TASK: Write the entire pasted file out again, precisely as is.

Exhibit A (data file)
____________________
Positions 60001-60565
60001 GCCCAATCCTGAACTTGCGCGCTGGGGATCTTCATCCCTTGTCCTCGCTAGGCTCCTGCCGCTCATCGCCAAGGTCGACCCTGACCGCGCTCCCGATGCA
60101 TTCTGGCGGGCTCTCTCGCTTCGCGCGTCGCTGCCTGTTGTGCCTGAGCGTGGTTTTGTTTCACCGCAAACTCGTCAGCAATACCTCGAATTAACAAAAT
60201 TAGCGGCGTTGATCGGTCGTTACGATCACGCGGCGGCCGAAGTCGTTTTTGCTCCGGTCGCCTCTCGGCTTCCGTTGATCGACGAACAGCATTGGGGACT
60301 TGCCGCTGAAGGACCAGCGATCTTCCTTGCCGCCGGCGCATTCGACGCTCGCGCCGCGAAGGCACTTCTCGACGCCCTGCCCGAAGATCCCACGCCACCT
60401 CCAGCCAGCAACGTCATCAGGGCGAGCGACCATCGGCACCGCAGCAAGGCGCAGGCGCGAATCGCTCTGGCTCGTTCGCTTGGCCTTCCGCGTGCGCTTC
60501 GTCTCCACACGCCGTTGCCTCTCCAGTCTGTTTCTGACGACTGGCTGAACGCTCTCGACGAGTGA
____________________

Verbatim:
Positions 60001-60565
60001 GCCCAATCCTGAACTTGCGCGCTGGGGATCTTCATCCCTTGTCCTCGCTAGGCTCCTGCCGCTCATCGCCAAGGTCGACCCTGACCGCGCTCCCGATGCA
60101 TTCTGGCGGGCTCTCTCGCTTCGCGCGTCGCTGCCTGTTGTGCCTGAGCGTGGTTTTGTTTCACCGCAAACTCGTCAGCAATACCTCGAATTAACAAAAT
60201 TAGCGGCGTTGATCGGTCGTTACGATCACGCGGCGGCCGAAGTCGTTTTTGCTCCGGTCGCCTCTCGGCTTCCGTTGATCGACGAACAGCATTGGGGACT
60301 TGCCGCTGAAGGACCAGCGATCTTCCTTGCCGCCGGCGCATTCGACGCTCGCGCCGCGAAGGCACTTCTCGACGCCCTGCCCGAAGATCCCACGCCACCT
60401 CCAGCCAGCAACGTCATCAGGGCGAGCGACCATCGGCACCGCAGCAAGGCGCAGGCGCGAATCGCTCTGGCTCGTTCGCTTGGCCTTCCGCGTGCGCTTC
60501 GTCTCCACACGCCGTTGCCTCTCCAGTCTGTTTCTGACGACTGGCTGAACGCTCTCGACGAGTGA